The story has a consistent theme – Warwick single-family home sales outpace any other city or town in the state. In the month of May the totals were even higher than customary, with a total of 142 Warwick single-family homes selling as compared to Cranston, the next highest, with 80. The total statewide for the month was 1,044, which, according to the State-Wide Multiple Listing Service, is the greatest number of single-family home sales for the month of May on record.
Of course, there’s more than one story here. By themselves the numbers are remarkable, reflective of a hot real estate market for the price range of homes Warwick has to offer. Warwick’s median home price, with half the prices higher and half lower, is $221,500 as compared to a statewide median of $250,000.
That’s part of it. As local realtors surmise in a story appearing in today’s Beacon, people have more money – plus many homeowners who were underwater owning homes that were valued less than what they paid for them before the Great Recession – are finally in a position to consider moving up. That activity opens up opportunities for others to move up as well as first-time homebuyers.
There’s a refrain we’ve heard more than once in covering the city’s housing market. While Warwick houses are selling and the average days on market for a property is 57, down 10 days from a year ago at this time, realtors are finding buyers are concerned about Warwick schools. Lack of a contract for almost two years and issues over the budget, class sizes and the condition of buildings have put a dampener on young families moving into Warwick.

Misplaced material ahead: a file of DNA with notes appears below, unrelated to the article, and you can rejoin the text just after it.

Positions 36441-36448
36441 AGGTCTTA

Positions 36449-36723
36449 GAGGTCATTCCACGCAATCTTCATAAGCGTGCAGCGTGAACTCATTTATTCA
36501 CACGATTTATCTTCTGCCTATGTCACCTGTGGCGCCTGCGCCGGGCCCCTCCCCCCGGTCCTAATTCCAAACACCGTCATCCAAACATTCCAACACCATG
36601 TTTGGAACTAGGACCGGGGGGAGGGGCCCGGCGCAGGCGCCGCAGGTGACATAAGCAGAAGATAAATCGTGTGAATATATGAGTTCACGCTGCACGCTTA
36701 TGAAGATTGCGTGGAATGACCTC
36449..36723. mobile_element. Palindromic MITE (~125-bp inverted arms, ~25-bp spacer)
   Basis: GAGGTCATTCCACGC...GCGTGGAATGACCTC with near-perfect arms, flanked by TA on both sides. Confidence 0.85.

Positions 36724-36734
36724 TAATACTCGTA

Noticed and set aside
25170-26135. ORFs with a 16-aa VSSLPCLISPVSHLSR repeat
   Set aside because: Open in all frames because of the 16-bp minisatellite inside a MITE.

There was a time when Warwick schools were touted as a major benefit to living in Warwick. Classified home ads often listed the school district of a property with Toll Gate, it being a relatively new school, frequently cited. Today, some realtors tell us they don’t say anything about schools unless the prospective buyer brings it up.
There are no statistics on how factors are weighted in making a decision to buy a property. Many criteria play into a decision to make such a substantial investment as buying a home in addition to affordability, from proximity to amenities, to security, taxes and neighborhood. Warwick has much to offer. Its central location in the state, its governance that has been scandal free, public safety departments and 39-mile coastline all come into play.
It is reassuring that the demand for Warwick single-family homes is brisk and that the community offers good value to those looking to buy a home. It could offer so much more if the good work done in our classrooms was not marred by the persistent inability of the teachers union and the administration to work together for the common good of Warwick.